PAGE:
Lunch Bytes conference, European edition

Lunch Bytes conference, European edition

Goethe-Institut Munich

Image courtesy of the Goethe-Institut

March 10, 2015
Lunch Bytes conference, European edition

20–21 March 2015

Haus der Kulturen der Welt 
John-Foster-Dulles-Allee 10
10557 Berlin

T +49 30 397870

The Lunch Bytes Conference marks the conclusion of a discussion series that took place throughout 2014 in seven cities across northwestern Europe: Amsterdam, Copenhagen, Dublin, Glasgow, Helsinki, London, and Stockholm. These panel discussions focused on the increasing significance of digital technologies with respect to art. Leading artists, academics, designers, and curators examined important trends in digital culture and their influences on contemporary art.

This particular two-day event at Haus der Kulturen der Welt delves deeper into the central themes that have emerged during the series of international meetings. Questions to be addressed at the conference include: How can we develop a fruitful discussion on digital culture now that digital technologies dominate our everyday lives and the internet has been declared “dead”? How can we enter a discourse about the internet’s influence on art that moves beyond the “post-internet” hype? And to what extent do we need to redefine concepts such as medium, materiality, activism, and subjectivity, considering the fact that contemporary art practices are so inextricably combined with digital technologies?

On the evening of 20 March the programme will kick off with an introduction to the conference and its themes, as well as a keynote lecture by art historian David Joselit and performances by artists Ilja Karilampi, Paul Kneale, and Jenna Sutela. The ensuing conference day on 21 March will be structured according to the overarching themes that have shaped the Lunch Bytes discussion series as it took place in 2014, through four panel discussions on “Medium,” “Structures and Textures,” “Society,” and Life.” After this there will be a second keynote by critic and editor Melissa Gronlund and a closing panel looking back on the conference and its themes.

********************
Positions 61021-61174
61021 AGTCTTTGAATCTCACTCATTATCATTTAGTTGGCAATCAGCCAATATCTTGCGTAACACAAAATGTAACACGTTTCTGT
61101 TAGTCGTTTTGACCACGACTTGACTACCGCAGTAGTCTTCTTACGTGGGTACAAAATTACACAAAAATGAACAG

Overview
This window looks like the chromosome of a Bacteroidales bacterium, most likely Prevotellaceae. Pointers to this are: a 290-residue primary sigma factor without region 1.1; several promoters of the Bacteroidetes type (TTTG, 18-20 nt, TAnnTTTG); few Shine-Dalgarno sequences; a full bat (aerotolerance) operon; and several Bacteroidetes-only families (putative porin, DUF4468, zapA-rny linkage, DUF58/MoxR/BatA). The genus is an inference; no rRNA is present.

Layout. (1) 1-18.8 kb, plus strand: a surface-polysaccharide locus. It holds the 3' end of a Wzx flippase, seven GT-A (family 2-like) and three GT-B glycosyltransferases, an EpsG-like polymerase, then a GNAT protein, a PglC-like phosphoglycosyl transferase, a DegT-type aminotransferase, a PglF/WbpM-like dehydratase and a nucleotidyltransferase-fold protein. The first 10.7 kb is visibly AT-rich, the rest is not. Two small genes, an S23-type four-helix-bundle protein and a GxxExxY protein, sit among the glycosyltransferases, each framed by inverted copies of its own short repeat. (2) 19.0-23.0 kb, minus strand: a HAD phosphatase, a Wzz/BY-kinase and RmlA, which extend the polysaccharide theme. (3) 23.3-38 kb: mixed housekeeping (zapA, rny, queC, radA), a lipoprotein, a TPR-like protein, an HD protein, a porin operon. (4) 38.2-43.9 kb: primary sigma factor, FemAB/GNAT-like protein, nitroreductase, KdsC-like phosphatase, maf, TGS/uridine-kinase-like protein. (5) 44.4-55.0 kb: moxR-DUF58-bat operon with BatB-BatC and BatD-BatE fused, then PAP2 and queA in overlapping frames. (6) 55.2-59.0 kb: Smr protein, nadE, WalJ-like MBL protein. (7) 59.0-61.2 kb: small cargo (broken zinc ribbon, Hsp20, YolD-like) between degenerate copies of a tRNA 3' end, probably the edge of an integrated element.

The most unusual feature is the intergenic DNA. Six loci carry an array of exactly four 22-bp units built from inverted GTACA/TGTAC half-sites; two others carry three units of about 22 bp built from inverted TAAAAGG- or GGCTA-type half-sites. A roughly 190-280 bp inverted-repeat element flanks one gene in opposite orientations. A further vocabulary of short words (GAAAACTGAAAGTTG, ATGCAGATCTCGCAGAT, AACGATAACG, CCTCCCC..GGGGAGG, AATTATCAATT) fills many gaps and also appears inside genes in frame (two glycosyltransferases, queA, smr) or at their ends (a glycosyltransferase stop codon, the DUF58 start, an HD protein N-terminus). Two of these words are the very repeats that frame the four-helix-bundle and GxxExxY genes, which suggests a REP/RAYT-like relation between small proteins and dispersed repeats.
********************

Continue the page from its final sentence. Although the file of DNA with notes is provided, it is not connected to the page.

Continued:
The conference will be held in English. Free, reservations required: [email protected]


20 March, 6–9pm

SEO City
Paul Kneale, artist, London

Johannes Ebert (Secretary General of the Goethe-Institut) and Bernd Scherer (Director, Haus der Kulturen der Welt, Berlin)

Noise Tribe Speaking-Out-of-Control
Jenna Sutela (artist, Helsinki)

Melanie Bühler (curator, Lunch Bytes, Amsterdam)

Keynote Lecture
“Dark Cloud: Shapes of Information”
David Joselit (Distinguished Professor at the CUNY Graduate Center, New York)

Kapital FM
Ilja Karilampi (artist, Berlin)


21 March, 10am–7:30pm 

Panel 1: “Medium”

With Maeve Connolly (writer, lecturer in the Faculty of Film, Art and Creative Technologies at Dun Laoghaire Institute of Art, Design and Technology, Dublin), Katrina Sluis (artist, writer, curator of digital programmes at the Photographers’ Gallery, London), and Ben Vickers (curator of digital at the Serpentine Galleries, London)

Moderated by Toke Lykkeberg (curator, Copenhagen)

The first panel will focus on the concept of the medium. Digital techniques and tools have transformed traditional disciplines and blurred their external boundaries, while new and emerging forms of artistic production reflect the increasing ubiquity of the digital. This panel invites a discussion of the medium as an analytical entity, revisiting the concept of medium specificity. Does it still make sense to think in formal, media-related categories or have we moved beyond the medium as a recognisable and classifiable entity in the age of pervasive computing?


Panel 2: “Structures and Textures”

With Diedrich Diederichsen (critic, journalist, author, Berlin), Kerstin Stakemeier, (researcher and critic, Munich), Christopher Kulendran Thomas (artist, London/Berlin)